The vaping company lost a challenge to a website reselling its products.
JUUL Labs, Inc., which manufactures and markets vapor nicotine products, has lost a cybersquatting dispute it brought against a company that sells Juul products at BuyJuul.com.
It filed the case with National Arbitration Forum and the majority of the panel found in the Respondent’s favor.
The case is interesting for two reasons.
First is the question of using a trademarked name in a domain name when a company resells the trademark owner’s product. In this case, site owner Direct Eliquid LLC is not an authorized reseller of Juul. Instead, it says it buys its products from an authorized distributor and resells them online.
Writing about such cases, the panel notes:
A respondent’s use of a Complainant’s trademark in a disputed domain name in the resale of a complainant’s products constitutes a bona fide offering of goods or services in accord with Policy ¶ 4(c)(i) where the respondent actually offers the goods or services at issue, the respondent uses the site to sell only the legitimate trademarked goods, the site accurately discloses the registrant’s relationship with the trademark owner, and the respondent does not try to corner the market in all domain names.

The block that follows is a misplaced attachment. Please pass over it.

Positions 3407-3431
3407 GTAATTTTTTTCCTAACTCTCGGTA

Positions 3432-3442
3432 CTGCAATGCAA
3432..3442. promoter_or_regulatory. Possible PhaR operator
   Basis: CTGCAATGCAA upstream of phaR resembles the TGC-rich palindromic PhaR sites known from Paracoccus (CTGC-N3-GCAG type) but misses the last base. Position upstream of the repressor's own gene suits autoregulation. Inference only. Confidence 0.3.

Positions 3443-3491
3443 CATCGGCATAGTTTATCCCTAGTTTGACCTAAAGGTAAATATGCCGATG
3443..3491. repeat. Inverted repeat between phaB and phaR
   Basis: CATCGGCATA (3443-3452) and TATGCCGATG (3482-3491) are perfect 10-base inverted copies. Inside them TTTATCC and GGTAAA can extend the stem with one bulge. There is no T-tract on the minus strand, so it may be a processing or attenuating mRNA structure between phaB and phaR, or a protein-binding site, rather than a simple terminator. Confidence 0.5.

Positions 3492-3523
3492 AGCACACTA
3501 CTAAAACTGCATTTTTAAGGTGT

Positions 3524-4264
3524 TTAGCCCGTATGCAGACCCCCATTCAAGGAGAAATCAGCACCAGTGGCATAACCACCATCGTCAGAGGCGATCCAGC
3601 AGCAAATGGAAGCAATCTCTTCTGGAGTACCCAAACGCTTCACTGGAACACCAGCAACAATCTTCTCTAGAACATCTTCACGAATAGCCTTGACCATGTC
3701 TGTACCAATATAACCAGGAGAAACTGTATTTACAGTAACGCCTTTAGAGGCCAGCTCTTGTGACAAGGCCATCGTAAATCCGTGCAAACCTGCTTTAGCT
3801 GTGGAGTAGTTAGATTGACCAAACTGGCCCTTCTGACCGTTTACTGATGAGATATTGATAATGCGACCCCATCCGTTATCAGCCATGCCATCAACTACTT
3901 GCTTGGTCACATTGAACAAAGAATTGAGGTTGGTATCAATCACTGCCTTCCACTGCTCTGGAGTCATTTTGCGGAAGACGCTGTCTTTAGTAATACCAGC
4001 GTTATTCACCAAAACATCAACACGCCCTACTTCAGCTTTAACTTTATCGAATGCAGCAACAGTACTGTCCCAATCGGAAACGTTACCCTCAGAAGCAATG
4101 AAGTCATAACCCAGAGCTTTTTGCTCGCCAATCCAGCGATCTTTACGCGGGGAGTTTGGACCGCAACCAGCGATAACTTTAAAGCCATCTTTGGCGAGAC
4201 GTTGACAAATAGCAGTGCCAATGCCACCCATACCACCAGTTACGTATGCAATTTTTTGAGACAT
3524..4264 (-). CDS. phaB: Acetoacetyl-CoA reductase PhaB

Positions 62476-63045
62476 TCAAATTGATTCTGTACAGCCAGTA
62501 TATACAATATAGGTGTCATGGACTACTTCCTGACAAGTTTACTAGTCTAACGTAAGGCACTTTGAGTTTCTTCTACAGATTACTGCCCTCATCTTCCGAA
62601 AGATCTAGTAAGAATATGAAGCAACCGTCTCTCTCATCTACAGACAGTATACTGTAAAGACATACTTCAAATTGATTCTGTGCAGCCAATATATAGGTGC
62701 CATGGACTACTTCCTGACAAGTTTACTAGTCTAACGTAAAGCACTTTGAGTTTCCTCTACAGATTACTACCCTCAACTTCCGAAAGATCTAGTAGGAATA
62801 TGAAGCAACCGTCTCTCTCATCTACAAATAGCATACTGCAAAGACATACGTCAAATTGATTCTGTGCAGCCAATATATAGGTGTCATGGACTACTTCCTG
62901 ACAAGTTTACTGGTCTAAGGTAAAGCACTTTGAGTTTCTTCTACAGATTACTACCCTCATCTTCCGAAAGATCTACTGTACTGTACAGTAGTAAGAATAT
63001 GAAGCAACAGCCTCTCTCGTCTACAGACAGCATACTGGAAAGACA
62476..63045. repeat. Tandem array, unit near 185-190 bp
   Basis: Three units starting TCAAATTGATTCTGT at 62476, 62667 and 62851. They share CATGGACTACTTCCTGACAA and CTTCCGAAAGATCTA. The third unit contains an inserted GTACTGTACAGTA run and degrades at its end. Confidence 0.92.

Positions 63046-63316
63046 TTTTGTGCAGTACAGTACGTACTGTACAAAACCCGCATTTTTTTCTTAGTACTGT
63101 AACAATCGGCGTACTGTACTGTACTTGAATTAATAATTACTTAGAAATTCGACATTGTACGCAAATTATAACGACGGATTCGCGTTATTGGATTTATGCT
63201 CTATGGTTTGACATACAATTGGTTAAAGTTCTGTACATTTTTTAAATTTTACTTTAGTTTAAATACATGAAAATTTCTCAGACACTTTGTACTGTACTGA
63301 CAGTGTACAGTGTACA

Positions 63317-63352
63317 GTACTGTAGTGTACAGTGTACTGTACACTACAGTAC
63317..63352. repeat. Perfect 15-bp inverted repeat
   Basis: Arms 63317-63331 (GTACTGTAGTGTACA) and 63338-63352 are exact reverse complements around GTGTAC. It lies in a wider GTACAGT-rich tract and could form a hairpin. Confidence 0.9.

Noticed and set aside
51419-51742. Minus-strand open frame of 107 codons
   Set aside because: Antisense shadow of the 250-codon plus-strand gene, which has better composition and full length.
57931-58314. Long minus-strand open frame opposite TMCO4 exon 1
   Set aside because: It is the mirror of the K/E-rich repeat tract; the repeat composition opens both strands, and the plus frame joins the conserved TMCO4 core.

Juul claimed that the website was selling “unauthorized” or counterfeit versions of its product. It also claimed that it might be a phishing site that doesn’t actually sell products at all. But Juul provided no evidence of this and the domain owner vehemently denied it.
Second, one of the three panelists wrote an odd dissenting opinion. He seemed to take issue with how prominent the site’s disclaimer about its relationship with Juul Labs should be displayed. That may be OK, but the end of his complaint is not:
Finally, I note that the Respondent is not re-selling harmless consumer products. The Respondent is re-selling the highly addictive nicotine drug. Although I would find the Respondent’s disclaimer inadequate for any re-seller’s website, an effective disclaimer is particularly imperative for consumers to make informed judgments as to the risks associated with making purchases from non-authorized merchants of addictive products.
The majority of the panel pointed out that this is not an acceptable position for a UDRP panelist to take:
Our dissenting colleague’s concern for the health of the consumers of the Complainant’s products is shared by the Majority. However, at this time, such products are legal to be sold anywhere in the U.S. (except San Francisco[i] and Livermore, CA, so far) and the parties’ sites appear to comply with current FDA rules regarding nicotine addiction warnings. A UDRP Panel is not empowered to make moral, medical, scientific, political judgments regarding legal goods or services.
The majority also pointed out that Juul has been running full-page ads in the New York Times with tiny disclosures that it paid for the ads, which is a bit ironic.